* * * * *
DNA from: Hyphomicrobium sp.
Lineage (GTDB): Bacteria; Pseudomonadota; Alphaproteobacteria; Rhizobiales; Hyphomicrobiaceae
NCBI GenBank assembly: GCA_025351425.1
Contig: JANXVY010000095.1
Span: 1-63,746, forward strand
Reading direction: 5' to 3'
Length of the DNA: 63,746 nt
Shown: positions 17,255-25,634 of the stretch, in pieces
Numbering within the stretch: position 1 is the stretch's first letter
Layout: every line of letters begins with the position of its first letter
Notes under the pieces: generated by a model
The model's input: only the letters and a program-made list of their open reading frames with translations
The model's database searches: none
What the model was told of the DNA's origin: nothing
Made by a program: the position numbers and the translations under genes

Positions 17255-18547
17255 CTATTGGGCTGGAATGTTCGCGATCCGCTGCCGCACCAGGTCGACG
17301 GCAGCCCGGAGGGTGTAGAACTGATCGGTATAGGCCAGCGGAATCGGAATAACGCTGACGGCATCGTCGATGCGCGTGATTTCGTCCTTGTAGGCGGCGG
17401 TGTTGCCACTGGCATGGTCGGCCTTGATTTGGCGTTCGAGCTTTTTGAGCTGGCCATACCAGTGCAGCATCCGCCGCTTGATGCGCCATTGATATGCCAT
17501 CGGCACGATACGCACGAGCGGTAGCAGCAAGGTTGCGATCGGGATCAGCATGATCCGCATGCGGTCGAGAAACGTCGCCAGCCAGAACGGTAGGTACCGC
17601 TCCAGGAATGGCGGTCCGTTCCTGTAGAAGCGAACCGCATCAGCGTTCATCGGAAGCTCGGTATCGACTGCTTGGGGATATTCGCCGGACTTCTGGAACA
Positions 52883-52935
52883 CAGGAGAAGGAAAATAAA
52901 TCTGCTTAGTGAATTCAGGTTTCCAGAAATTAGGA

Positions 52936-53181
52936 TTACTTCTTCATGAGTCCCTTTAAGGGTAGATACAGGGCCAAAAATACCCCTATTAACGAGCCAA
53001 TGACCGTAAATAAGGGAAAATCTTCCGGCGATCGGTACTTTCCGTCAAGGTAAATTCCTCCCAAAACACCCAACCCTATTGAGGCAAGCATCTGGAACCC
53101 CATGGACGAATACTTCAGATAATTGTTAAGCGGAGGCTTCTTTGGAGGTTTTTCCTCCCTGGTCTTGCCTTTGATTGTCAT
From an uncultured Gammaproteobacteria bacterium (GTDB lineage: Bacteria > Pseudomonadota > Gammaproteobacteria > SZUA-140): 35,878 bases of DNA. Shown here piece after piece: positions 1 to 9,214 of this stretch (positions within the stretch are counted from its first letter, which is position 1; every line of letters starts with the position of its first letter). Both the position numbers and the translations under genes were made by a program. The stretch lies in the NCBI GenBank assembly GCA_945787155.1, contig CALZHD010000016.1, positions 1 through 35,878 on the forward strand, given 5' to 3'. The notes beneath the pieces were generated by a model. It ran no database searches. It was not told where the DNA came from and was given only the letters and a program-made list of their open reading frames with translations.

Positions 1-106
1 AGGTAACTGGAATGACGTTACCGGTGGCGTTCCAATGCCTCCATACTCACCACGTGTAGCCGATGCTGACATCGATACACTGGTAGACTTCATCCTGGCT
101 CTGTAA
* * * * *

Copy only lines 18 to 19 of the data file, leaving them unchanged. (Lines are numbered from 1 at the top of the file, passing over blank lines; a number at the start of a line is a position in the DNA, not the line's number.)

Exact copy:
17301 GCAGCCCGGAGGGTGTAGAACTGATCGGTATAGGCCAGCGGAATCGGAATAACGCTGACGGCATCGTCGATGCGCGTGATTTCGTCCTTGTAGGCGGCGG
17401 TGTTGCCACTGGCATGGTCGGCCTTGATTTGGCGTTCGAGCTTTTTGAGCTGGCCATACCAGTGCAGCATCCGCCGCTTGATGCGCCATTGATATGCCAT